Such information can also be used to optimize content acquisition, points out Peter Docherty, Founder and CTO of ThinkAnalytics, whose content and recommendations engine services more than 130 million subscribers worldwide via its various Pay TV customers. “If you can really understand the preferences of the consumers, then you can actually use that to try to negotiate or look for content that you think is going to [better] match the preferences and the likes and dislikes of your consumer base compared to your competition.”

Better data analytics can improve TV advertising, too, partly because set-top box data and server logs – unlike audience measurement panels – register all instances of channel or programme viewing, no matter how small the number of viewers. Niche channels not previously seen as attractive to advertisers can be better monetized.

ARRIS’s Aftelak points out that the availability of data that includes detailed behaviour such as fast-forwarding means that “if you know where the ads are, you can figure out whether that fast-forward was somebody fast-forwarding the programme or fast-forwarding through the ads.”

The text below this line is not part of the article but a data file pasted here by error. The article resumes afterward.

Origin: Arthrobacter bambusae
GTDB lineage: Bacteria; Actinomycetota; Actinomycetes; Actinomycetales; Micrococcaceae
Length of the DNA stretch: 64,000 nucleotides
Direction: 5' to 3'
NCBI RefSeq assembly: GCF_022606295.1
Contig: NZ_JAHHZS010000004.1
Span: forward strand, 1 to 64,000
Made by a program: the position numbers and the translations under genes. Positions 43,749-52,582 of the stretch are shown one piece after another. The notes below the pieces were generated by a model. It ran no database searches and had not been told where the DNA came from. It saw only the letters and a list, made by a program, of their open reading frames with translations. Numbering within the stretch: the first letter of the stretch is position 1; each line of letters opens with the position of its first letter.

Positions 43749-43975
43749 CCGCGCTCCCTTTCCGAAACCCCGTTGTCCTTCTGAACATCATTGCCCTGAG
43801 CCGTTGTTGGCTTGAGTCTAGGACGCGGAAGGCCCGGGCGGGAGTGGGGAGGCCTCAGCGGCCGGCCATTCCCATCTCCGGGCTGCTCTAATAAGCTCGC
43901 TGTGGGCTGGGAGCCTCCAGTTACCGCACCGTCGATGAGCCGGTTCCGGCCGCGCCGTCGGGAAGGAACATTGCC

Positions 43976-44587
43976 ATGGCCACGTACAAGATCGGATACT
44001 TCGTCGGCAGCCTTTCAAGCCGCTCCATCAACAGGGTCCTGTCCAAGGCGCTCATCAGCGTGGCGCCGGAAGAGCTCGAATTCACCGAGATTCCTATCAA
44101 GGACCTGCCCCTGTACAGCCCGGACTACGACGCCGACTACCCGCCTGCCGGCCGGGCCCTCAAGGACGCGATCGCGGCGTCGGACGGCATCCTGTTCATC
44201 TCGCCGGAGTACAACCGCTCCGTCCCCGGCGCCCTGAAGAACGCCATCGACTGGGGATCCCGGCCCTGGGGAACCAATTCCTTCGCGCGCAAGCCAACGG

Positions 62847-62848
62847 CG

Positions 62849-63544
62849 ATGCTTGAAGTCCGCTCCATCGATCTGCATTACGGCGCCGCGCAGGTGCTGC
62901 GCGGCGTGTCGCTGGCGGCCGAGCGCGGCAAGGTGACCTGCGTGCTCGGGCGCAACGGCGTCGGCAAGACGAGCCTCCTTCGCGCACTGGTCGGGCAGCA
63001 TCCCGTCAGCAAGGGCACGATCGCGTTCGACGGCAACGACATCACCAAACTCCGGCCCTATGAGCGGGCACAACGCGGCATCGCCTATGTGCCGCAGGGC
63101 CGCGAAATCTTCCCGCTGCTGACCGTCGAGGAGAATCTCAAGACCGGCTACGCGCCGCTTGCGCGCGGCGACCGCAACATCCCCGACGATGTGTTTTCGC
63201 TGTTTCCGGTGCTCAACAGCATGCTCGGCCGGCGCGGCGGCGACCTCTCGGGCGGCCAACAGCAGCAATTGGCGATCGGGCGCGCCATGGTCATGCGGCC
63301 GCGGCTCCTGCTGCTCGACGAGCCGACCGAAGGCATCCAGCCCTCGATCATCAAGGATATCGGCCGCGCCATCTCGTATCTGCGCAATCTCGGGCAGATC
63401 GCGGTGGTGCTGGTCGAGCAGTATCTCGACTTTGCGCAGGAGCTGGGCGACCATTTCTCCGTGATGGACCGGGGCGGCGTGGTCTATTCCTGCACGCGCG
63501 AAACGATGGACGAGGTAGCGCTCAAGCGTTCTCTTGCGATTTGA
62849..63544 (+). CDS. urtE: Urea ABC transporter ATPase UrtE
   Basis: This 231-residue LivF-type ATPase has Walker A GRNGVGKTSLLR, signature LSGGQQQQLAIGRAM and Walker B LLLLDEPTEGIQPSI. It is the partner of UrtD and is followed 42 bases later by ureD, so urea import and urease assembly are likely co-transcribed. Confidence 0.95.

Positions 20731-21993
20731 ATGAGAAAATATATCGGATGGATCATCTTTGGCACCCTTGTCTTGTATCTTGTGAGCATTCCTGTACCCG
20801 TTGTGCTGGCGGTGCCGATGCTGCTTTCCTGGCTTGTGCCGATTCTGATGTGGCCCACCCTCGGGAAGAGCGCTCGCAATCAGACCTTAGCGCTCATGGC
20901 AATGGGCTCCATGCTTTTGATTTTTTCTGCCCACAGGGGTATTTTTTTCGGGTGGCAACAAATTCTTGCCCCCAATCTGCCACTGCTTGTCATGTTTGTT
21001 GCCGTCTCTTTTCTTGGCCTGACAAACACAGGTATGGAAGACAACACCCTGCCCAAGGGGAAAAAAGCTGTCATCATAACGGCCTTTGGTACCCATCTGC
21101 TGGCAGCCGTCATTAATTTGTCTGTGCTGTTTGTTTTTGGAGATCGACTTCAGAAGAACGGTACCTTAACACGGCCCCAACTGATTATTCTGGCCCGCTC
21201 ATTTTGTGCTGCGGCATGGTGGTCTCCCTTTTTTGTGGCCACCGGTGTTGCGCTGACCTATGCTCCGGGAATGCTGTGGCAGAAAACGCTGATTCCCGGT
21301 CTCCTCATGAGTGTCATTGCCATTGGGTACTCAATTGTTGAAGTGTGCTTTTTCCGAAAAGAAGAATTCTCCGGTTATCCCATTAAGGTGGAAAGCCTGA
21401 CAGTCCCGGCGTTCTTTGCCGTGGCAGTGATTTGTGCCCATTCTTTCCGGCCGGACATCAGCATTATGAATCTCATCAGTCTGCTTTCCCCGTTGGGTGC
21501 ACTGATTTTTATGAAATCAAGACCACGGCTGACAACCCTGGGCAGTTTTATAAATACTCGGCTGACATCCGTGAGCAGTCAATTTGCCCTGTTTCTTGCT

IMGROUP’s Media Insights Evangelist, Suranjan Som, says this technique, dubbed ‘junction analysis,’ can help broadcasters look at “the impact of where an ad is placed in a break, what is the impact of that ad, how many people are fast-forwarding through it, how many people are zapping it completely, and so on. Where you have your campaign data, your advertising revenue, your cost information, and the advertising break information together in one place, you can do all these types of analyses, including campaign effectiveness.”